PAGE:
Rocket Leauge was another game in recent years to go to critical mass. To me it was another case of right game, right time. I mean it was unique, polished (having iterated over SARPBC), and had no other competition (game of the same type for the same potential audience) and had undiscovered broad player appeal releasing at launch as a PS+ free game. It also came out with cross-platform play with PC players. Now it is on lot more systems including Xbox and Switch, and doing competitions and treating itself as a serious eSport game.

So the key components hitting critical mass for new IP games in these recent examples (Overwatch, PUBG, Rocket League, Fortnite) could be listed as.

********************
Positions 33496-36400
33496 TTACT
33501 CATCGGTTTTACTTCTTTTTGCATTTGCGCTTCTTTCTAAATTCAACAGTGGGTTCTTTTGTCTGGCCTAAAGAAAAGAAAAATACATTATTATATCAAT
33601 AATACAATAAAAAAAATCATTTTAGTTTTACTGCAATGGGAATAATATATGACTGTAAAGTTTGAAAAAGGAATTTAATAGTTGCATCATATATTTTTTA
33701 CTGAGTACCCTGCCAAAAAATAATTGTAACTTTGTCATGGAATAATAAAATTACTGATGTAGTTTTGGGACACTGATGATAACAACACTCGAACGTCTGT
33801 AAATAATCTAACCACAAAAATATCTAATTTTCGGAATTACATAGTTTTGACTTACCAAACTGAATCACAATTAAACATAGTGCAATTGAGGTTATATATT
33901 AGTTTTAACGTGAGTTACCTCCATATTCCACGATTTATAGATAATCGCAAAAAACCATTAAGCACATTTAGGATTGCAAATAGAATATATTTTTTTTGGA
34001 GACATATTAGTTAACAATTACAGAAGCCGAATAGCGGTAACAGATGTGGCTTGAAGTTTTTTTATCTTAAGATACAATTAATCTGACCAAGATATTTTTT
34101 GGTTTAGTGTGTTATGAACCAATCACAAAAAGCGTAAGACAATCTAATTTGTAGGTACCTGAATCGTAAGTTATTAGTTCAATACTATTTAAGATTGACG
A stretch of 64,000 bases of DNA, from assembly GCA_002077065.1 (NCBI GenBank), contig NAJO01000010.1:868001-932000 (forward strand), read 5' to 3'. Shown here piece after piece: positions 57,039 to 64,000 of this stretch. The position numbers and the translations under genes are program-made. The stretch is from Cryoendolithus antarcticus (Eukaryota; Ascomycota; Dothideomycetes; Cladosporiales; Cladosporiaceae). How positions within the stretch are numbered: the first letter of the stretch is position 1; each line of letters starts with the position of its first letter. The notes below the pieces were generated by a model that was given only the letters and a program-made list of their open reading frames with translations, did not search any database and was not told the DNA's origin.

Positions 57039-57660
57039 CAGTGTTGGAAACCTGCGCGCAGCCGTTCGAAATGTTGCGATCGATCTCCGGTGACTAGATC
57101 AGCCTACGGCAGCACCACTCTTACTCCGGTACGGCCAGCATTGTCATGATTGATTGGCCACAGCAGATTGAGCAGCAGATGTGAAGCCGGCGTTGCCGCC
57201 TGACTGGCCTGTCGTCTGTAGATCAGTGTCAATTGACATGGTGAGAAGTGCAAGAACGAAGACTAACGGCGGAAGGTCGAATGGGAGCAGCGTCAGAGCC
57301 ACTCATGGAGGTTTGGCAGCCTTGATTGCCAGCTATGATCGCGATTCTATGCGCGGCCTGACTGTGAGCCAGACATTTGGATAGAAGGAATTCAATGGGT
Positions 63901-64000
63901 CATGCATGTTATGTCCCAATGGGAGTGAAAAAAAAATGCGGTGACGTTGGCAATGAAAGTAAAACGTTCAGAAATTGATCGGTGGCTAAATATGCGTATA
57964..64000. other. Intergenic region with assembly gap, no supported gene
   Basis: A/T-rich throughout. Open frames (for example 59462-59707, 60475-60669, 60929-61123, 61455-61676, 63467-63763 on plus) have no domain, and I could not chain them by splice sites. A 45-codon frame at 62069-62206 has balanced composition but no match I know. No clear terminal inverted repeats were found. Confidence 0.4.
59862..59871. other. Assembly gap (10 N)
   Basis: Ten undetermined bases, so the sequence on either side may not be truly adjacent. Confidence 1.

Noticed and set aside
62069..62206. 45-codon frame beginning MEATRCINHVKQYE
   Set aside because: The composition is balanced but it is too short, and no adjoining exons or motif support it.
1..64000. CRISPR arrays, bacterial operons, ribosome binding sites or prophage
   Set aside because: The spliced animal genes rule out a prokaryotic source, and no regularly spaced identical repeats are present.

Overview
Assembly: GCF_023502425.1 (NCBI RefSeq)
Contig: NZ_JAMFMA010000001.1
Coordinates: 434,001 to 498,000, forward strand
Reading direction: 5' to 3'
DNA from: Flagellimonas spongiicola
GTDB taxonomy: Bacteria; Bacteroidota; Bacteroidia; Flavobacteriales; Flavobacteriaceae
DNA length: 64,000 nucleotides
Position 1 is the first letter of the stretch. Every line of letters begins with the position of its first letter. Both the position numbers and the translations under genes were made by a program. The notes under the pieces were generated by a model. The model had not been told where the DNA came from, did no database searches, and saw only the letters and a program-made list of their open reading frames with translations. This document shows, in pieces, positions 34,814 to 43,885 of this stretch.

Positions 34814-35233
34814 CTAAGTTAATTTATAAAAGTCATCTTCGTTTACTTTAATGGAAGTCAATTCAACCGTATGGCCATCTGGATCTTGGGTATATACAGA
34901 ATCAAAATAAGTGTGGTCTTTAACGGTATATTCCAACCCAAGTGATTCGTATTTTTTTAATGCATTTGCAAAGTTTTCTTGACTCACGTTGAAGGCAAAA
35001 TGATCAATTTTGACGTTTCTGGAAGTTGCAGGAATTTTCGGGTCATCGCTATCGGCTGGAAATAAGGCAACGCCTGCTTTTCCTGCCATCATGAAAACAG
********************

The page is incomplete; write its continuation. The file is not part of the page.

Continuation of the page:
• Online / Multiplayer / Endless Replay by Design
  • High level of polish especially as it applies to user experience for matchmaking
  • First of its kind for design established to be popular available to a new audience
  • Strong Post-Release support (new content, infrastructure scaling, bug fixes, user support, etc)
  • Cross-platform support and strong emphasis to try and have cross-platform play

#29

I voted Gamescom. While my reasoning was – hey, Arrowhead’s based in Sweden, and I think Gamescom is one of the bigger European game trade shows – there’s also Precedence

Aug. 20, 2013


*Obviously this has ZERO bearing on the new game. Maybe they’ll announce the new game from some civilian space shuttle in outer space in 2028. :man_astronaut: Maybe the game won’t be announced until Sony makes a “PlayStation V.” Maybe they just wanna wait until i’m retired and collecting Social Security before they announce it.

But I think precedence could be meaningful. :slight_smile: